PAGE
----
What the Research Tells Us

Research on aging is quite conclusive on several key points, and these points have special significance for solo agers:

  1. Social support networks are critical to a happy and fulfilling older life. When we aren’t able to get around easily our world shrinks. At that point in our lives, the companionship of others – younger people, older people, family or friends – becomes the high point of our lives.
  2. For those who are married or partnered, the most important person in the spectrum of aging is our spouse or significant other. For that reason, it is of paramount importance that married people, like their single counterparts, develop other strong relationships. No one knows which partner will depart this world first, so both need to cultivate other relationships.
  3. Solo agers are four times more likely to live alone than those with adult children. This, of course, can be a mixed blessing. Sometimes an older person or couple would prefer to continue to live in their own home, but for various reasons (safety, security) an adult child’s wishes have prevailed and the parent is moved into an assisted living community or in with the adult child.

    Solo agers have no possibility of such contrarian wishes, and so must make those decisions alone – for better or worse. In the vast majority of these cases, the (default?) choice is to maintain full independence in their own home.

  4. Women fare better than men. This is true across the board, whether a person is a solo ager or parent, widowed, divorced, or never married. Women also still live longer. Maybe these two phenomena are connected.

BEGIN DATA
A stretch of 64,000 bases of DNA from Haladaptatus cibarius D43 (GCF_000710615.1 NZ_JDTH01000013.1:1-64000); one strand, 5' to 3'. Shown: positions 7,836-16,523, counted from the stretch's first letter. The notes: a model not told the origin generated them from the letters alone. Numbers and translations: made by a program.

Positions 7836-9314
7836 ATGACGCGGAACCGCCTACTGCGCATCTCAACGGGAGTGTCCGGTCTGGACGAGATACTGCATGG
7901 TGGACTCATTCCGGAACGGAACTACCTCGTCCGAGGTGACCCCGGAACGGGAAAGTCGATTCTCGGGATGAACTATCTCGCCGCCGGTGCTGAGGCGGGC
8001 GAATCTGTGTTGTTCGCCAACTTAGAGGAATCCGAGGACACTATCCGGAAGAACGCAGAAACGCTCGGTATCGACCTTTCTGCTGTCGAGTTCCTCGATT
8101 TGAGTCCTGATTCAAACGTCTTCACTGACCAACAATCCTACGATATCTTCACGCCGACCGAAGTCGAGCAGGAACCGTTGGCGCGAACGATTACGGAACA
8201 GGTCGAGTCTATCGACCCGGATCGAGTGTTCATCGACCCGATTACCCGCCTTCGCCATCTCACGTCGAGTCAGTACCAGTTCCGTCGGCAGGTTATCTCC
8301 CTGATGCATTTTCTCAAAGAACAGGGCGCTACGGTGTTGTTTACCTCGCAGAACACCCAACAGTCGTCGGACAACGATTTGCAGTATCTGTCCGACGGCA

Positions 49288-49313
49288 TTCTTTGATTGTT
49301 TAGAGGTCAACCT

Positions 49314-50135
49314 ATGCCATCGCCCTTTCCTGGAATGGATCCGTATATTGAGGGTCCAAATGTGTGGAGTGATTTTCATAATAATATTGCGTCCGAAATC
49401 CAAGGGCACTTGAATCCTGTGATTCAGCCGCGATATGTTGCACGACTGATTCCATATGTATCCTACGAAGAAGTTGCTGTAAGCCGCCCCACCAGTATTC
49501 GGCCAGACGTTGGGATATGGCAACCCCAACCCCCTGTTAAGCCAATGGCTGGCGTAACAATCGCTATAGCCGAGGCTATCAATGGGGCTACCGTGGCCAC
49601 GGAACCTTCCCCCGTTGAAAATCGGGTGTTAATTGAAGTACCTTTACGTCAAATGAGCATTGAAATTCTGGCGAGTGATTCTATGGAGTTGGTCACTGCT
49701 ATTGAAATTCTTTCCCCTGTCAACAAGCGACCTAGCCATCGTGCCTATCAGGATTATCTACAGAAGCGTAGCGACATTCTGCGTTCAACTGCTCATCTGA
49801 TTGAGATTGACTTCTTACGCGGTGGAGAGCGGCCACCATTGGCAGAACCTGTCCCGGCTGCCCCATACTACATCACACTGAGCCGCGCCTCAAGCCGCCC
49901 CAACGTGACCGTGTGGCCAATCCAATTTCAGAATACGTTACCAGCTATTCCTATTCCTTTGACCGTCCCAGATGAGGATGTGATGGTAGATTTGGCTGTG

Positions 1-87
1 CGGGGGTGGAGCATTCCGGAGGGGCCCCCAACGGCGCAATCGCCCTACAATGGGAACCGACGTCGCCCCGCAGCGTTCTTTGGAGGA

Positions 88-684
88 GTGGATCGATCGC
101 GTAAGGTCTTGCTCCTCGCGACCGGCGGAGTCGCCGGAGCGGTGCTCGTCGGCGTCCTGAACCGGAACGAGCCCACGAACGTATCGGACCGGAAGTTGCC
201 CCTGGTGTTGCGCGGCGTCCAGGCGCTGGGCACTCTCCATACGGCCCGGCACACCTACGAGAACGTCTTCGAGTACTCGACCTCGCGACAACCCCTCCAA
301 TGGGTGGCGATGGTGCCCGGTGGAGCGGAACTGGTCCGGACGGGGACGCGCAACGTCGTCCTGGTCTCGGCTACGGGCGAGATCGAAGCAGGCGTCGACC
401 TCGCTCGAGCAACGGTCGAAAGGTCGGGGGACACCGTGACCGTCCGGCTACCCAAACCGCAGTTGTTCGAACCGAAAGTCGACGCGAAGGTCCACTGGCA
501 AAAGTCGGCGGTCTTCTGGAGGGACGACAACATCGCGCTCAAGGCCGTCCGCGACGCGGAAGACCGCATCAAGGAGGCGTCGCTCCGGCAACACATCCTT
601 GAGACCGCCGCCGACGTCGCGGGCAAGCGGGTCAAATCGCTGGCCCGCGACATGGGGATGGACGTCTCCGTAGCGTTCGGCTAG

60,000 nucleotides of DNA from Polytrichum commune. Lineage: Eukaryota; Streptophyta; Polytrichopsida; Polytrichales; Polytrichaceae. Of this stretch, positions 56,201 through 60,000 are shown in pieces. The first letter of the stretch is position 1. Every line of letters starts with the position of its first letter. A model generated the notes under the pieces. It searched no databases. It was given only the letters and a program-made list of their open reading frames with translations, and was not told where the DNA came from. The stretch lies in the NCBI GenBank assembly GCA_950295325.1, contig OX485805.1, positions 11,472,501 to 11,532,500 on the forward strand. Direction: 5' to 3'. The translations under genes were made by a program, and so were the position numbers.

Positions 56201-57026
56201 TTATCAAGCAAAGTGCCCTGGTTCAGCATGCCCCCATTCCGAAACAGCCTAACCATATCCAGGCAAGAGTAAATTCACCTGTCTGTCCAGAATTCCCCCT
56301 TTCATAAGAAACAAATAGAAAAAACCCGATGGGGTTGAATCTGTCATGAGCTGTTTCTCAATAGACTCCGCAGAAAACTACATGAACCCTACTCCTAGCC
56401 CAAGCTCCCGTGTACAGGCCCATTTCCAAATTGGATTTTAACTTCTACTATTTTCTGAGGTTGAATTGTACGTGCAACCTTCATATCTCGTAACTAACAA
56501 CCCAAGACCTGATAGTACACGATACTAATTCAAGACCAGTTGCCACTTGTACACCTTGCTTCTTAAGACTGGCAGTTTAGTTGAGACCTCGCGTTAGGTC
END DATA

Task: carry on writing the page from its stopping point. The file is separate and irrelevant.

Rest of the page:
At any rate, women form bonds with other women much more easily than their male counterparts. Most women seem to do this naturally and effortlessly, but that isn’t universally true. Some women and most men are not natural social butterflies, but for solo agers it is absolutely essential to form some close ties as we age.

What should we do now?

These are the facts about solo aging. Whenever I talk about this issue, I always have a handful of people who tell me that they do have children but, for a variety of reasons, they can’t count on them, or their children live thousands of miles away and they don’t see that changing any time in their future. These people may or may not be in the same boat, but for true solo agers like myself, my husband, and so many of my friends, the smart thing to do while we are still strong and healthy is to put plans in place for our future care and security. In part two of this post I describe some of the ways we can do that for ourselves.

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